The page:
- There are many different anonymization methods which will need to be considered when creating the software
- Companies face limiting factors in implementation of anonymization
- Companies from various industries are collecting and processing data, and the need for it is very widespread
- An anonymization software will allow Protegrity to satisfy the needs of more customers and expand its data protection capabilities
- There are already established companies in the market space that Protegrity will have to compete with
3. Potential Use Cases
Outlined below are a few potential use cases for data anonymization. These are just a few of the many that exist but serve to show the wide range of uses that data anonymization has.
3.1. Big Data Anonymization
Big data analytics has made its way to the forefront of today’s digital age and has revolutionized the way companies are able to operate. Although big data has been around for many years, companies are only now beginning to realize that by applying analytics to all the data streams into their business, they can extract significant value from their data. Big data analytics helps companies to recognize new opportunities that they wouldn’t have been able to otherwise. It is particularly helpful for cost reduction, better decision making, and creating new products and services. Many industries have begun adopting big data as can be seen in the figure below. This figure from 2017, shows the percentage of companies in each industry using big data,
The following figure, also from 2017, shows that forty-one percent of respondents said they currently use big data, which is a greater than two-fold increase from 2015. Additionally, forty-six percent of respondents said they may use big data in the future.
Companies are eager to utilize the large amounts of data they are collecting but at the same time want to be compliant with the GDPR in order avoid data protection violations, for which the fines have increased significantly. This data can be useful in anonymous form, as the information can still be used without knowing to whom it refers.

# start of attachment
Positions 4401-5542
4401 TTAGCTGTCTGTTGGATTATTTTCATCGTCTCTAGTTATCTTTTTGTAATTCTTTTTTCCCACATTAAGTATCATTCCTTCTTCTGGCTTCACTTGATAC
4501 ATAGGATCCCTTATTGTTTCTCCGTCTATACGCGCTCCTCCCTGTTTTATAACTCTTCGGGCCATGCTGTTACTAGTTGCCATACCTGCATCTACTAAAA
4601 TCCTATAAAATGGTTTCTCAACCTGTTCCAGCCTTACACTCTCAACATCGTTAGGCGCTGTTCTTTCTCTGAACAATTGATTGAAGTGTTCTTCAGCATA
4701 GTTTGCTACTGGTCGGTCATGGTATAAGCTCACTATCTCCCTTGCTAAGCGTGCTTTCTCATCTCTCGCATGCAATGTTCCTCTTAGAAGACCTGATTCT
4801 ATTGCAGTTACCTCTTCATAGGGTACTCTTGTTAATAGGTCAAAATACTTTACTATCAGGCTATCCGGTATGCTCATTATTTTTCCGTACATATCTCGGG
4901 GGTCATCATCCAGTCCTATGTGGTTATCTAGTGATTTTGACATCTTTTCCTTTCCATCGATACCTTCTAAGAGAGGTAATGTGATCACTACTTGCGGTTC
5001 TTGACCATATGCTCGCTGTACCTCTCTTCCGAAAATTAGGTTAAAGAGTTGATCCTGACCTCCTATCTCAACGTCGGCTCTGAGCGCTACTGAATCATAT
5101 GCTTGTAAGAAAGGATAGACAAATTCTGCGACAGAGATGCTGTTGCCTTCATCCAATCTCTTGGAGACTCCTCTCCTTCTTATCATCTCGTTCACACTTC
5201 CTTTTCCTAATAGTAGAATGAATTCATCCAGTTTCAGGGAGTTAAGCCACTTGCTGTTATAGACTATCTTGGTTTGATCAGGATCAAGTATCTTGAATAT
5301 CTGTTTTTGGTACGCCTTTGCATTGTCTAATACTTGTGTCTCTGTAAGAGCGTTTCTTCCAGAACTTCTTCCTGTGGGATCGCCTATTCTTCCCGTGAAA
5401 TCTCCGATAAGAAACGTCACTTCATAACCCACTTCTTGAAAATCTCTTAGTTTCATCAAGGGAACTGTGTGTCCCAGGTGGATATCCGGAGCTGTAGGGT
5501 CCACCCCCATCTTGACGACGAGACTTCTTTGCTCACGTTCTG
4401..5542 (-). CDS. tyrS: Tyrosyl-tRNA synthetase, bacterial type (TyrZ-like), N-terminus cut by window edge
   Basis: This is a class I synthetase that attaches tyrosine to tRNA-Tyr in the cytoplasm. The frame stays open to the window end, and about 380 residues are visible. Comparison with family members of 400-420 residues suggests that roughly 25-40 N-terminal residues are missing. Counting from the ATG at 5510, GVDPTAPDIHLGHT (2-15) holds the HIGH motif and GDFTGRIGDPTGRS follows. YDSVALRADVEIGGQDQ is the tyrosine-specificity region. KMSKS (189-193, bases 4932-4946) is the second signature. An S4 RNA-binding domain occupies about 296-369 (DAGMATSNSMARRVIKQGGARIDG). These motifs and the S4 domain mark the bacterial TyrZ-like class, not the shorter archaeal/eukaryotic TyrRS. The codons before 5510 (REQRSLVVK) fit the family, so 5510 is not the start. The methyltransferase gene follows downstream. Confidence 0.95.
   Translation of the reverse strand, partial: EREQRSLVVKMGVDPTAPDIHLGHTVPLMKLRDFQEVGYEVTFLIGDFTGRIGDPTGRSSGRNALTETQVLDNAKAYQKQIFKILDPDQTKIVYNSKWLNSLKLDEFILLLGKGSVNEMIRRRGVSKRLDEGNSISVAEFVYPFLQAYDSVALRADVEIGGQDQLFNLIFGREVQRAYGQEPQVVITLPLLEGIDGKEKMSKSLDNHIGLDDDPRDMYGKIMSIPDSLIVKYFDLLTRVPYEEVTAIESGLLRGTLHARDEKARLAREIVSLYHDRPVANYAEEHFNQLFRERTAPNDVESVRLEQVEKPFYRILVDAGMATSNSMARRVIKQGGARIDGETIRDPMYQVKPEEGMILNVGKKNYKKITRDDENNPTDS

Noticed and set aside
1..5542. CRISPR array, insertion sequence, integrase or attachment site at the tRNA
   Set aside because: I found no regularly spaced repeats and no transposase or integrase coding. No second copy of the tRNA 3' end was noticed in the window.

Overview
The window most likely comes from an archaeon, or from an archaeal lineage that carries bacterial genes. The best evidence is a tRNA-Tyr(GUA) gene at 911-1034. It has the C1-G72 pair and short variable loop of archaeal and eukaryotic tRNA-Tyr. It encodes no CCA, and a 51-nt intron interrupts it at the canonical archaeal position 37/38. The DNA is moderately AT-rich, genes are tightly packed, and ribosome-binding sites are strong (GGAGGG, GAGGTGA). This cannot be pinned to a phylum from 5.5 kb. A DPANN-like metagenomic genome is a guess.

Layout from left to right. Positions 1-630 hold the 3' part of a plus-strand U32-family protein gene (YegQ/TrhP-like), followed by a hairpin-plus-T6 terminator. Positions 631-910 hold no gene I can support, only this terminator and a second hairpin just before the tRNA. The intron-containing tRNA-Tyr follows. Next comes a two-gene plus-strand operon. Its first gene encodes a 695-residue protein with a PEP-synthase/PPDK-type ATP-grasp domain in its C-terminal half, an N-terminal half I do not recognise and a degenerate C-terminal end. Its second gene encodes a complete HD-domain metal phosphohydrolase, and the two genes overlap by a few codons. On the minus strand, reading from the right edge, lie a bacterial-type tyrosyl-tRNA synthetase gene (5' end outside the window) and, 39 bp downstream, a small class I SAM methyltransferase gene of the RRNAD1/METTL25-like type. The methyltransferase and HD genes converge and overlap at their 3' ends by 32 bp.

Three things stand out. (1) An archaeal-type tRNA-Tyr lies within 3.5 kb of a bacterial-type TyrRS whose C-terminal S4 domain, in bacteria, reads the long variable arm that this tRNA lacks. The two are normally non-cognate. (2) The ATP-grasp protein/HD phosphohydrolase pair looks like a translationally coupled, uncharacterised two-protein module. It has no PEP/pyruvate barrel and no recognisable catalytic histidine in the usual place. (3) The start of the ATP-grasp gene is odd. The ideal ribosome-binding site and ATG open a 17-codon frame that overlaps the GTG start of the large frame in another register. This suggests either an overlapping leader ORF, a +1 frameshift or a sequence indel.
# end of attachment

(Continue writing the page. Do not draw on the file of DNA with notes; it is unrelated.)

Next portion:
3.2. Electronic Health Records
In the Healthcare industry electronic health records (EHRs) provide numerous clinical advantages. EHRs contain a significant amount of information including demographics, clinical data, pharmacy and billing claims, among other patient information, which the industry can use to change the way it conducts clinical research and provide healthcare in the future. By using EHRs, it is possible to expedite recruiting patients for clinical trials, optimize patient safety, and streamline data capture thus saving both time and money. The benefits of merging EHR data with clinical trials are numerous.
However, publishing raw EHRs may possibly be considered as a breach of privacy, as they often contain the sensitive information of individuals. Therefore, in order to preserve privacy, it is common practice to anonymize the data before publishing, using privacy models such as k-anonymity.
The following figure was obtained from a survey of 100 professionals in the healthcare industry in the U.S. and Canada conducted by Privacy Analytics, a major player in the area of data anonymization. It shows what type of data is anonymized in the healthcare industry, with electronic health records (EHR) being the leading source. The other forms of data in the figure also represent other use cases of anonymization in the healthcare industry.